relating to combat valor medals that are currently not recognized by law for certain privileges. The bill will recognize recipients of the Distinguished Service Cross, Navy Cross, Air Force
Cross, and Coast Guard Cross by issuing them a placard for their automobile. This is a step in the right direction for creation of a license plate for these valor decorations.
Erik's genesis for this bill came after reading the statutes and seeing the medals excluded. After a chance encounter with a Columbia recipient of a combat medal not recognized withinin the statutes, Erik contacted fellow veteran Rep. Chuck Basye (R-47), who helped draft and sponsor the bill. Rep. Cheri Toalson Reisch (R-44) and Rep. Brandon Ellington (D-22) co-sponsored the bill, as well. After two committee hearings, the bill was perfected and passed in the House by a vote of 144-1-1. The bill is now in the Senate awaiting committee hearings and passage.
Missouri Student Veterans Propose Legislation
The Missouri Student Veterans Association has secured sponsors for their 2017 legislative agenda. Their proposals include graduate level tuition reduction that will see an increase in revenue for
the University of Missouri System. Since the Missouri Returning Heroes act limited undergraduate tuition for qualified veterans to $50 per credit hour, this legislation would allow veterans to
use their GI Bill benefits for graduate school and allow other students to compete for tuition waivers. The GI Bill cannot be used for education beyond a masters degree.
The organization is also seeking to create a Student Veteran Commissioner on the state's Veteran Commission & recognize valor medals from each service that are not recognized in current statutes.
Missouri Veteran Bills Become Law
Legislation that reduces the financial burden of student veterans, active, reserve, and National Guard military families in Missouri took effect Sunday (August 28, 2016). Missouri Senate Bill 968 amended education statutes to provide incentive to Missouri's returning combat veterans, while fully funding the tuition for 25 immediate family members of wounded and fallen Missouri troops. Missouri Senate Bill 814, another bill Erik testified in support of, eliminates state income tax for Missouri residents assigned within the state on active duty status.
Erik led members of the Missouri Student Veterans Association in an aggressive campaign advocating strongly for these overdue measures throughout the 2016 legislative session.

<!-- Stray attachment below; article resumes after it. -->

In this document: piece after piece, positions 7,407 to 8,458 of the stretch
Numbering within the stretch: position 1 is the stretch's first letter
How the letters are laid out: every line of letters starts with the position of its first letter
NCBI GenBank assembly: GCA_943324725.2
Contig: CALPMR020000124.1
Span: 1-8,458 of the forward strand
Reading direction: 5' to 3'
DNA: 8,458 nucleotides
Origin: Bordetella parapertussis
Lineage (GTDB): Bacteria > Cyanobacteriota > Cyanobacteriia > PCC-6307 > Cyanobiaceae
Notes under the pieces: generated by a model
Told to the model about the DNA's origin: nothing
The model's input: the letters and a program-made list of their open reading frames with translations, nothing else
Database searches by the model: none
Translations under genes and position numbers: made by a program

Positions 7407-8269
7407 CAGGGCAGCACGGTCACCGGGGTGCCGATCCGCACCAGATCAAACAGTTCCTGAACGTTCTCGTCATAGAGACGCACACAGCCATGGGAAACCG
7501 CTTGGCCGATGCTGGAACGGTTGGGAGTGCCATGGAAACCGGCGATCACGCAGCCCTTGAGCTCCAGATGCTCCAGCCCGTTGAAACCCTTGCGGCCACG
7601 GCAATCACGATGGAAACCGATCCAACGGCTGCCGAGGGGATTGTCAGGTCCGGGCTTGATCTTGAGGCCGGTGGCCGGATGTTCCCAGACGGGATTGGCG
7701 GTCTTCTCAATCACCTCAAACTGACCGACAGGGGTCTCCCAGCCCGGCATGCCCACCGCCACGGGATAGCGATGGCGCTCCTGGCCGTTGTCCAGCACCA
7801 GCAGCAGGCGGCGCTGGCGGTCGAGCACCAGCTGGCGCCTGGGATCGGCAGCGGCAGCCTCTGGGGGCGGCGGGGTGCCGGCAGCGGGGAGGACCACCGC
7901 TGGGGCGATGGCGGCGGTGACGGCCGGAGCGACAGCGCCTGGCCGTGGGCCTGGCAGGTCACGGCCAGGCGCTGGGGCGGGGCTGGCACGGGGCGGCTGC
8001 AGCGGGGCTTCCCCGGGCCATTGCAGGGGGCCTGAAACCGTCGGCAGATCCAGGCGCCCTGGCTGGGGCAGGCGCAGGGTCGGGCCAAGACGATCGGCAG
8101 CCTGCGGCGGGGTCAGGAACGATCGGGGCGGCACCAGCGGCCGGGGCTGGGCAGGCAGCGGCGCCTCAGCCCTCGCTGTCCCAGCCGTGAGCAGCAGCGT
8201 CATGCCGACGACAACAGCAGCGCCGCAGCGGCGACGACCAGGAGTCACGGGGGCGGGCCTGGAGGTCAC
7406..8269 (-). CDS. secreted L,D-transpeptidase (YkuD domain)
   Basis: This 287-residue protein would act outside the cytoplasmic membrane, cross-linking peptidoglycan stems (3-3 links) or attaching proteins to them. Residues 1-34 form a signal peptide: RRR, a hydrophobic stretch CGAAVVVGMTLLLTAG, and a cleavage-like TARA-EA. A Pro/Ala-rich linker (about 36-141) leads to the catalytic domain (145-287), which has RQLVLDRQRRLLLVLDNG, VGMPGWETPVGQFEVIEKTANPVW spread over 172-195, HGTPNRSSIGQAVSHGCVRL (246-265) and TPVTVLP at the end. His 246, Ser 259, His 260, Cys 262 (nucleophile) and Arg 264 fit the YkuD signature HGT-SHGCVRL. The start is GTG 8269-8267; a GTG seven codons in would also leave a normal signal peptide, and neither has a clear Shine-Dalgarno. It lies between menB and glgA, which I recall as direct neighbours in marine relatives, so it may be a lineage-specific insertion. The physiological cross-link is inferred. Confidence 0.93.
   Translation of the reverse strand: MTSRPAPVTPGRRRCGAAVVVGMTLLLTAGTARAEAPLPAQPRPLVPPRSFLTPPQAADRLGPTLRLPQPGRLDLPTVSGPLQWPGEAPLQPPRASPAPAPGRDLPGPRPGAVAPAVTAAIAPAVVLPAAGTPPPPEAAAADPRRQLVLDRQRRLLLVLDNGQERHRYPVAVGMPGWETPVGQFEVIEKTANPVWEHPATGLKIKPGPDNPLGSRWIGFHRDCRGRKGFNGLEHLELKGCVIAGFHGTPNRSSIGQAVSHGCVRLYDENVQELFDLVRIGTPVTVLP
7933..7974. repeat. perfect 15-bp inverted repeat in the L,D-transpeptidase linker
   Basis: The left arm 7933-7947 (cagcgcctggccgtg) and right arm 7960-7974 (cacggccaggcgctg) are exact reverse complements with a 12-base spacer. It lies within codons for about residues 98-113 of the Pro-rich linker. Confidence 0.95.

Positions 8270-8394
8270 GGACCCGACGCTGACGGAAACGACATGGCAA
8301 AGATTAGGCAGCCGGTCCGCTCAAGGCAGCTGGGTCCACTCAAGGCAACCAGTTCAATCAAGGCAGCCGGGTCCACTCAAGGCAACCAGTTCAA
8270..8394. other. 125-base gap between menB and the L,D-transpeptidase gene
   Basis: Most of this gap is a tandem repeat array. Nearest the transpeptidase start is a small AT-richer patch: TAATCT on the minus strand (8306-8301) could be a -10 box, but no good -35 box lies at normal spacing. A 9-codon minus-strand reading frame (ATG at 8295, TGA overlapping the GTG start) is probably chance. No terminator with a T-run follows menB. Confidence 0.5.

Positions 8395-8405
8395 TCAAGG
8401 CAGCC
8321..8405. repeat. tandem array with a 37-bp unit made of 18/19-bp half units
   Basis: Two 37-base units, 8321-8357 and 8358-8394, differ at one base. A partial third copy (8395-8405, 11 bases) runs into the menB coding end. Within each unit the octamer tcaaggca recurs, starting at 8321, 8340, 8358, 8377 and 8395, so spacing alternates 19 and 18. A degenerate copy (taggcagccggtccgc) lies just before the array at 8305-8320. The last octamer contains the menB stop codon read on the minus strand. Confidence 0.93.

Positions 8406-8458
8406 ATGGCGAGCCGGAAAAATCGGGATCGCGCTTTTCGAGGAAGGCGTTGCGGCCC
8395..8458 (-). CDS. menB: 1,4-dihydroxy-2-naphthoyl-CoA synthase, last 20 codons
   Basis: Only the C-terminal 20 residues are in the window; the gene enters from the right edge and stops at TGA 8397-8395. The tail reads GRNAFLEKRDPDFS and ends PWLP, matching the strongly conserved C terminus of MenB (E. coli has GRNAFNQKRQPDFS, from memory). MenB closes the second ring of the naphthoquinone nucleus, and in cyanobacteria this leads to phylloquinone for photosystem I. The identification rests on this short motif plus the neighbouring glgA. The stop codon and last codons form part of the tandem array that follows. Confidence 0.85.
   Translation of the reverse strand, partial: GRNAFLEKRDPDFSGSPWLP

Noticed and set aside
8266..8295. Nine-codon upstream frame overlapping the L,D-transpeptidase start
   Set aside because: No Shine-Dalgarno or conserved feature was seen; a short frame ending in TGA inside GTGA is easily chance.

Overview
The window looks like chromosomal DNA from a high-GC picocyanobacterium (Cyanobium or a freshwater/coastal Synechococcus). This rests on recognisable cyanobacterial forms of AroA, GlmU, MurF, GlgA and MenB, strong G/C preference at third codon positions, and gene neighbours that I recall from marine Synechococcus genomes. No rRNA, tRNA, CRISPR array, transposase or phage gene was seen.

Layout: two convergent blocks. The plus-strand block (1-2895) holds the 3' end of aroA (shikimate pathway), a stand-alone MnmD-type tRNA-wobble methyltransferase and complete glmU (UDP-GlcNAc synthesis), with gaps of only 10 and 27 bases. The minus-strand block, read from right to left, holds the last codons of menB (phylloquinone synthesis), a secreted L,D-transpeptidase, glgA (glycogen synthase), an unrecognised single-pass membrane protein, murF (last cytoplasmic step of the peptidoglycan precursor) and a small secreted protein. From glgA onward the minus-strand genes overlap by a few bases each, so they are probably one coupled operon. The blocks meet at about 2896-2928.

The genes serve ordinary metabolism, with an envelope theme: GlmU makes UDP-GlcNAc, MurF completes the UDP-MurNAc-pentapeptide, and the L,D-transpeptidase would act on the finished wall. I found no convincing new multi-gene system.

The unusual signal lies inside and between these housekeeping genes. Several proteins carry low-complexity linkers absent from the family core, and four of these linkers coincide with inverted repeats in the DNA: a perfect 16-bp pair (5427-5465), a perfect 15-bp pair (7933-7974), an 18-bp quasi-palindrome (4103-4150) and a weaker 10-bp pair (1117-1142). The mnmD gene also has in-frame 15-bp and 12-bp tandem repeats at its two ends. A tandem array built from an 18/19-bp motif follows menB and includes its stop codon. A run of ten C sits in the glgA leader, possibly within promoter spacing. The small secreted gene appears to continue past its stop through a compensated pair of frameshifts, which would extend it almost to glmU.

On June 13, 2016 Governor Jay Nixon signed Senate Bill 968, sweeping education reform for combat veterans, reserve and National Guard members serving in Missouri, combat wounded veterans and the
families of fallen heroes. The Missouri Student Veterans Association spent hundreds of hours advocating for this legislation and is proud it is now law.
Read the law here...
Senate Bill 968 Passes House Unanimously
The Missouri House of Representatives unanimously passed Senate Bill 968 (2016) with a vote of 156 - 0. This sweeping veterans bill makes higher education more accessible to combat veterans, reserve & National Guard members serving the state, wounded warriors, and the families of fallen heroes.
Erik was recognized by Missouri Speaker of the House Todd Richardson for bringing unparelled monentum to solutions for Missouri's 480,000 strong veteran community. Erik received a standing ovation from members of the House and observers in the gallery.
The Bill will now head to Gov. Nixon's desk for his signature.
Missouri Student Veterans Assoc. Legislative Day
Members and supporters of the Missouri Student Veterans Association spent April 12 meeting with a legislators from all parties in the Missouri Capitol during their annual Legislative Day. The MSVA members' efforts were supported by the American Legion and Veterans of Foreign Wars (VFW) throughout the state. Those who were unable to attend in person made telephone calls to key legislators in support of the legislation Erik spearheaded in the Capitol.
The delegation also took a guided tour of the Missouri Governor's Mansion, where they posed for a group picture before returning to the Capitol.
The finale for the event saw members of the MSVA delegation recognized on the floor of the Missouri House by Rep. Charlie Davis (R-Joplin), the Chairman of the House Veterans Committee.
Missouri Student Veterans Testify in House & Senate Committees
Throughout February and March, members of the Missouri Student Veterans Association testified in front of House and Senate committees to help advance legislation aimed at making access to education more accessible to combat veterans, wounded servicemembers, and survivors of the fallen.
The testimony allowed members of the MSVA to share their difficulties utilizing their earned education benefits from their service within the state's public universities and junior colleges. The proposed legislation was drafted after MSVA leadership had learned of systemic issues with current processes of handling veterans' earned benefits.
The testimony of the student veterans was strongly supported by representatives from the Missouri National Guard Association, the American Legion, and representatives from groups affiliated with the Missouri Association of Veterans Organizations (MAVO).